How many Democratic voters lament their party’s weakness in public or online? I’m a life-long member of the Democratic Party. By that, I mean I was raised by progressive parents and once I turned 18 I was so excited to register as a Democratic voter and vote for progressive Democratic candidates.
I didn’t get really engaged in politics online until about 2015. Once I did, there was a shocking amount of criticism about the Democratic party. It wouldn’t have been shocking if it was from the Republican party and conservative voters, but it was seemingly from members of their own party.
Here’s the thing. Just because a candidate or elected official is registered with the party you are registered with, doesn’t mean you owe them allegiance. You have the right to criticize their actions, voting, and rhetoric. Of course you do. That’s democracy. You have a right to support challengers to incumbents within your own party. That’s how we get a Rep like Alexandria Ocasio-Cortez, which is what we need. We need people who care about the community they represent, and you know actually go to that community and listen to the constituents.
There is a difference though, between speaking your mind to a specific representative’s work to represent the people, and attacking the entire party. Painting them with a brush that says “the establishment is horrible and wrong and poopy”. It’s a lazy cop-out and it neglects to account for what the attacker is doing to help.
People love to throw rocks from the outside, but how much are they working to make the party stronger? Most of them will respond with saying “I’m making them stronger by telling them how to get there.” Really?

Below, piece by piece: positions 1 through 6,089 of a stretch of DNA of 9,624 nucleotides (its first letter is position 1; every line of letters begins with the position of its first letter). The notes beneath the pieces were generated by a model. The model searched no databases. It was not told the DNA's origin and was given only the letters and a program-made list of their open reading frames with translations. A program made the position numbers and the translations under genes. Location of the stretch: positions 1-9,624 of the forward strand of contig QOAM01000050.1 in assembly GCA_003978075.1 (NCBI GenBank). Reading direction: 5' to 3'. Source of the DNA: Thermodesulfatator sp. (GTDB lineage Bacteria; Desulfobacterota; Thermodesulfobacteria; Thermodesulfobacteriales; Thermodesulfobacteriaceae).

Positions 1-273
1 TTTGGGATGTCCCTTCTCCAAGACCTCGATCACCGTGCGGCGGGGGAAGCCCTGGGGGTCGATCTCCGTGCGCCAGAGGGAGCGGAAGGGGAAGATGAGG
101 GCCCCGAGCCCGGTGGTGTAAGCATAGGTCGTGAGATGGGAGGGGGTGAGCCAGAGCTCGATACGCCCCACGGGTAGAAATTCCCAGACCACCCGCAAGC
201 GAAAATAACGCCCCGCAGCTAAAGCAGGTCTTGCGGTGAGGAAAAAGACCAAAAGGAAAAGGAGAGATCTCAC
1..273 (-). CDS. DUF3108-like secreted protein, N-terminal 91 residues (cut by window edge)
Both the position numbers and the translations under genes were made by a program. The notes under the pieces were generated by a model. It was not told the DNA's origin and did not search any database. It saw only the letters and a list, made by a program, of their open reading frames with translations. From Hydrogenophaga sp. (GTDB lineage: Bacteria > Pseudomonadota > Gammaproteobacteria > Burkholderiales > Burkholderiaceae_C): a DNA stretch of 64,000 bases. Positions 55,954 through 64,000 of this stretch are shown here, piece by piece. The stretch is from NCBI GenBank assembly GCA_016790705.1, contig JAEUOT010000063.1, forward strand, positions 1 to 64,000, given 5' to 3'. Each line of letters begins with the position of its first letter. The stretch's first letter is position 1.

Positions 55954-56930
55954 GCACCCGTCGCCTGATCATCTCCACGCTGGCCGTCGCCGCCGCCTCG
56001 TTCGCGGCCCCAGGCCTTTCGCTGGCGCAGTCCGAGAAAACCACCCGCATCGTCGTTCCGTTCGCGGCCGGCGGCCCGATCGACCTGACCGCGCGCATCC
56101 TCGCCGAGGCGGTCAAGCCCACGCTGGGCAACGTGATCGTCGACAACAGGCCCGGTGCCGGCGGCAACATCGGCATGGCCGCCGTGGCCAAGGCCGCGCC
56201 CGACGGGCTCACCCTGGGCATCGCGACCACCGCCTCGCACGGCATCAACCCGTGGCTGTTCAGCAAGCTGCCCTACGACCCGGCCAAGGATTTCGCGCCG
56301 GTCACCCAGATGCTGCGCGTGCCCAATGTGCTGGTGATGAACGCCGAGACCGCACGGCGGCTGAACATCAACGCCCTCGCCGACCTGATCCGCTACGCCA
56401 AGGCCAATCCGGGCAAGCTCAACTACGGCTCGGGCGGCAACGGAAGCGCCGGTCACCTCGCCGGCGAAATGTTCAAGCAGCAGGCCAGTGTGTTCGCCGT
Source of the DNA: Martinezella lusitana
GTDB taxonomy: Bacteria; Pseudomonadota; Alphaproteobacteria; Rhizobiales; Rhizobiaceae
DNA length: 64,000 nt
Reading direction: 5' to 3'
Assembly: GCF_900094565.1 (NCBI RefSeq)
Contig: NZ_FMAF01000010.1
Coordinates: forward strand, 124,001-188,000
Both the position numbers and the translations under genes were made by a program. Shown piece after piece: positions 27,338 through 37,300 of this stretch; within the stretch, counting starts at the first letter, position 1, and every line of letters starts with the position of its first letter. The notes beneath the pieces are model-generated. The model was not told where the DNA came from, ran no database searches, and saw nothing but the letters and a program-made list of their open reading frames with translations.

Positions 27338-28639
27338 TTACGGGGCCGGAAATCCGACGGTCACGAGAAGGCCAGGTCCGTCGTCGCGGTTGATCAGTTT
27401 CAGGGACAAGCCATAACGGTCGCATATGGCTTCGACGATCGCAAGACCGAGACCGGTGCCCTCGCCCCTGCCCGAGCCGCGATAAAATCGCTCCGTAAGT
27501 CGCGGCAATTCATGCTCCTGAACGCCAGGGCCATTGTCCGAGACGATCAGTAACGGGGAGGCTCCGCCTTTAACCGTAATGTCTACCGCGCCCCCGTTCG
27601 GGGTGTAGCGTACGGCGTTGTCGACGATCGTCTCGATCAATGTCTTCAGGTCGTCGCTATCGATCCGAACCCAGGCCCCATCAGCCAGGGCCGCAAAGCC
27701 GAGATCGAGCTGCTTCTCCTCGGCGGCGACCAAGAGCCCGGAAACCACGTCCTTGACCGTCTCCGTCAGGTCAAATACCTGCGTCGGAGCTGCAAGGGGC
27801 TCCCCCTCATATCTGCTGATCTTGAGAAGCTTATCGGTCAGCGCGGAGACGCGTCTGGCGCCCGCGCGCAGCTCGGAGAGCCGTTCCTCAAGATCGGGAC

Here is my challenge to Democratic voters, who wish their party was stronger. Ask yourself what you have done to roll up your sleeves and work to make your party as strong as it needs to be, to beat the bad faith actors in the GOP. There are a number of ways to help:
- Pick a candidate and volunteer in their campaign
- Make phone calls
- Canvass to gather petitions to put them on the ballot
- Host a phone bank
- Host a rally or watch party
- Make small contributions to support their campaign, so they can run their campaign without owing lobbyists and wealthy execs
- Become a delegate for them at the convention
- Register people to vote
- Talk to other voters about why they are the best candidate – remember how you respect people is a reflection on the candidate you support. You are representing them
- Do the hard work of putting together your top issues, and then go review the plans of each primary candidate on those issues, and grade them. Your grade. Who is the best? Not perfect, but which candidate gets the highest grade? If none of them do, are you being realistic? Because the alternative is Trump, so grade him too.
My point is, if you have a beef with the Democratic party, each out to them directly, instead of trashing them online. If you really want them to be stronger, reach out to the local committee (county level), the state party, or the DNC. Become more active in the party, so that it can reflect more of what you want to see.
Expecting your party to work exactly as you want, with you doing nothing else than shouting at them, is like a toddler throwing a tantrum in the store, because their parent won’t buy them the toy. Well, the child hasn’t cleaned their room, doesn’t eat their vegetables, and the parents are on a fixed budget.
So this is my challenge to you. Get involved. Start to look at each candidate and elected official individually. Don’t write them off because of one thing they said, or one vote. Take a real look at their record and give them a reasonable grade, knowing that the job of representing people is not as easy as it may seem. If you still aren’t satisfied, then run for office and be the representative who will deliver on what you want.
We need Democratic voters off the sidelines in 2020 and going forward. We certainly need them to stop attacking their own party, as if that will help anyone but Trump and the Republican party. We get out what we put in to your party and to your democracy. It’s time we make some lasting investments.